“You can feel the combination of strength, grace and elegance,” says Laetitia Delaloye, a specialist in antiquities at Christie’s. The object of her veneration is a statue of a woman dating to the second half of the third millennium BC – a period known as the Age of the Pyramids. Standing 71 cm tall, her elongated limbs and “sinuous form” have been carved from deep-brown-hued wood that owes the “miracle” of its preservation to the arid Egyptian desert. She has “such presence”, says Delaloye. “People in ancient Egypt wanted to remain eternal… That this 4,000-year-old statue is with us now, testifies to the fact that they achieved what they set out to do.”
Valued at between £250,000 and £350,000, the statue was given pride of place at Christie’s sale of antiquities in London on Wednesday, alongside Roman ring stones and Greek vases. Judging by the success of similar recent sales, the Christie’s auction had every chance of doing well. At the end of last month, a sale of 116 items covering the ancient world fetched £3,910,125 at rivals Sotheby’s in London. The most expensive item that afternoon was a rare Roman marble head of the Trojan hero, Ganymede, from the first century AD. It had been expected to make between £250,000 and £350,000, but ended up selling for £429,000, including the buyer’s premium.
Other items went for even more surprising sums. A south Arabian funerary stele depicting a priestess or goddess emerging from the tableau beneath nine ibex heads had been valued at up to £50,000. On the day, the stone monument, carved in high relief, ended up going for £339,000. A Sixth Dynasty ancient Egyptian calcite offering table, dated to 2360-2195 BC, made 27 times its high estimate of £12,000, selling for £321,000 in total.
The third of the big three auction houses was also getting in on the act. The day before the Sotheby’s sale, a “finely painted” Attic amphora, depicting the Greek hero Herakles slaying the Nemean lion (the first of his 12 labours) went under the hammer at Bonhams in London. Created by “one of the most important and influential groups of Attic painters of the sixth century BC” it was “surely a prestige piece from the moment of manufacture”, says Bonhams head of antiquities, Francesca Hickin. Its sale price of £68,750 came in just below its £70,000 upper estimate – proof that style never goes out of fashion.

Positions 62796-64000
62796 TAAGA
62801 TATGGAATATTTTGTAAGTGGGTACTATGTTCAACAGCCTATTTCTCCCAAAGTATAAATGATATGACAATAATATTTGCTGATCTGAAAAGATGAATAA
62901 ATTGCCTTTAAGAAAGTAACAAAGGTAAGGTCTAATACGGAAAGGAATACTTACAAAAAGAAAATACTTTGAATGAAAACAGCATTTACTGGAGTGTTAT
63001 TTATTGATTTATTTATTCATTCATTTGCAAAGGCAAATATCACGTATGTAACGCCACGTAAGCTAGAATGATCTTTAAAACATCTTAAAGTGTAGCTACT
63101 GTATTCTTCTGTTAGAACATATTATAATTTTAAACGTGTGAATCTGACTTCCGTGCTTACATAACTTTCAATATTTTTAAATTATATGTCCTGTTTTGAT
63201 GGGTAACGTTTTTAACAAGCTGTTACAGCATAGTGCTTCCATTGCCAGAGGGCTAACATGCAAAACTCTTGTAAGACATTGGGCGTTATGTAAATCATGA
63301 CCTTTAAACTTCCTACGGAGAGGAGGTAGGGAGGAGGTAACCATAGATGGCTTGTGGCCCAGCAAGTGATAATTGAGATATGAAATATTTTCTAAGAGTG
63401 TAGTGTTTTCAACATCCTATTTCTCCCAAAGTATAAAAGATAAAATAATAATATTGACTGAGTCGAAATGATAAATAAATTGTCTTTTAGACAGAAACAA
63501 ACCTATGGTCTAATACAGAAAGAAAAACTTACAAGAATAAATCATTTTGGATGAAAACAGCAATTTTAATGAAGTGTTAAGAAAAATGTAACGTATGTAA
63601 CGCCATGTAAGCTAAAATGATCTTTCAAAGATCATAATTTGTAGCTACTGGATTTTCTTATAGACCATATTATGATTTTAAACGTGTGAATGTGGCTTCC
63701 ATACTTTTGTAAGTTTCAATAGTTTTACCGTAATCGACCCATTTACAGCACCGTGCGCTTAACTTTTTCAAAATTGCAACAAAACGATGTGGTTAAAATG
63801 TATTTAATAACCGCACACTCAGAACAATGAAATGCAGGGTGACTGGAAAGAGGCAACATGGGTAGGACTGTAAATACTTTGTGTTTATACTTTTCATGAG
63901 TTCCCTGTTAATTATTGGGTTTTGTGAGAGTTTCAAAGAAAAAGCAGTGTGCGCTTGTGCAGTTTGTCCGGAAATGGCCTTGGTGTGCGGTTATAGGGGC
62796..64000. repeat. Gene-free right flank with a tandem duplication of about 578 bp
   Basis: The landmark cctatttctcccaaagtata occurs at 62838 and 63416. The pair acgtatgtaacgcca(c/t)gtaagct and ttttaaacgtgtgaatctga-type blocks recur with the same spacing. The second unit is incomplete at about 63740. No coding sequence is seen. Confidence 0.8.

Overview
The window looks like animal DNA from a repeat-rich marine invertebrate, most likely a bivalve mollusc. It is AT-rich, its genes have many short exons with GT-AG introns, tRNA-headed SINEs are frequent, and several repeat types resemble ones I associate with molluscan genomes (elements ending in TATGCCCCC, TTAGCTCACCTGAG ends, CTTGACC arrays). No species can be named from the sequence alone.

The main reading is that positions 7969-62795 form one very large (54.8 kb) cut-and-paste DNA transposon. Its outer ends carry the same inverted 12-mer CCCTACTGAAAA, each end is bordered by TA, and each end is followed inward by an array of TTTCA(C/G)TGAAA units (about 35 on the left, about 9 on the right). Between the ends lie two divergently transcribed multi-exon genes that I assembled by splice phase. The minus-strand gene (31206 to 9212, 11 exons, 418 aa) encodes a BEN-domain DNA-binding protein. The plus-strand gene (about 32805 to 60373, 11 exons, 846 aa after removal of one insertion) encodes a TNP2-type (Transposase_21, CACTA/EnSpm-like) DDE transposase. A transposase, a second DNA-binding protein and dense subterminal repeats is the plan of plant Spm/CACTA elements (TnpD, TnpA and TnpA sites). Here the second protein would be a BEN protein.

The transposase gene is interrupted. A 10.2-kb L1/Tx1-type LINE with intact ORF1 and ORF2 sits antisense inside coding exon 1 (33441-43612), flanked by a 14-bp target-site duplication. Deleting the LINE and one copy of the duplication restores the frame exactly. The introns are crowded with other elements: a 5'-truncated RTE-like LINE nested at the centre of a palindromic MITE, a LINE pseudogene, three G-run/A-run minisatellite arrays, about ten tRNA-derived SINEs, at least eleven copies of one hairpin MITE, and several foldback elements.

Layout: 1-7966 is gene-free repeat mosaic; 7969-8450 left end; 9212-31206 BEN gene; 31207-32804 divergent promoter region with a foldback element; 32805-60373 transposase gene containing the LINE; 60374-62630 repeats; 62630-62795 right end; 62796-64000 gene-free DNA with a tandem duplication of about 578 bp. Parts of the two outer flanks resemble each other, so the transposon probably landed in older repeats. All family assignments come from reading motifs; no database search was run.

Collecting antiquities can be controversial, as the recent case of Australian Joan Howard shows. In an interview with The West Australian newspaper last month, the 95-year-old, dubbed “Indiana Joan” by the media, revealed her illicit collection of ancient artefacts amassed in the 1960s and 1970s when she accompanied her husband, a UN diplomat, to the Middle East. While there, she joined archaeological digs as a volunteer. “It was all good fun. Dirty work, of course,” she told the paper. “But as it turned out, very, very rewarding.”
The collection includes Neolithic axe heads, ancient Egyptian jewellery and the mask of a mummy she posed with for the interview. Explaining how the collection hadn’t come to light earlier, she said, “You don’t go around saying you’ve been in a tomb”. While her reported intention was to secure the future of the collection, the revelations have caused a diplomatic incident, The Times reports. Both the Australian and Egyptian foreign ministries are investigating how the haul, valued at around £600,000, came to be in Australia.
Another suspected case of looting arose in October when The Guardian reported on “compelling evidence” it had seen that suggested at least one ancient Greek vase with links to convicted dealer Gianfranco Becchina, and which had appeared for sale at that month’s London Frieze Masters art fair, had been stolen from Athens in the 1970s. “Numerous objects from Becchina’s former dealings are believed to still be in the ancient art market, and identification usually results in their surrender and repatriation”, notes the paper.
The largest round diamond to appear at auction was set to go under the hammer this week at Sotheby’s in New York. Weighing 110.92 carats, the gem with a faint brown tint was expected to fetch between $4.2m and $6.2m as part of the auction house’s Magnificent Jewels sale.
A 709-carat uncut diamond from Sierra Leone (pictured) was bought by Laurence Graff, chairman of jewellers Graff Diamonds, for $6.5m in New York on Monday. The seller of the “Peace Diamond”, the Sierra Leone government, said it would use half of the money to improve conditions in the village of Koryardu, where it was found. Yet, the sale, handled free of charge by dealers Rapaport Group, was tinged with disappointment – the government had rejected a $7.8m offer at a prior auction.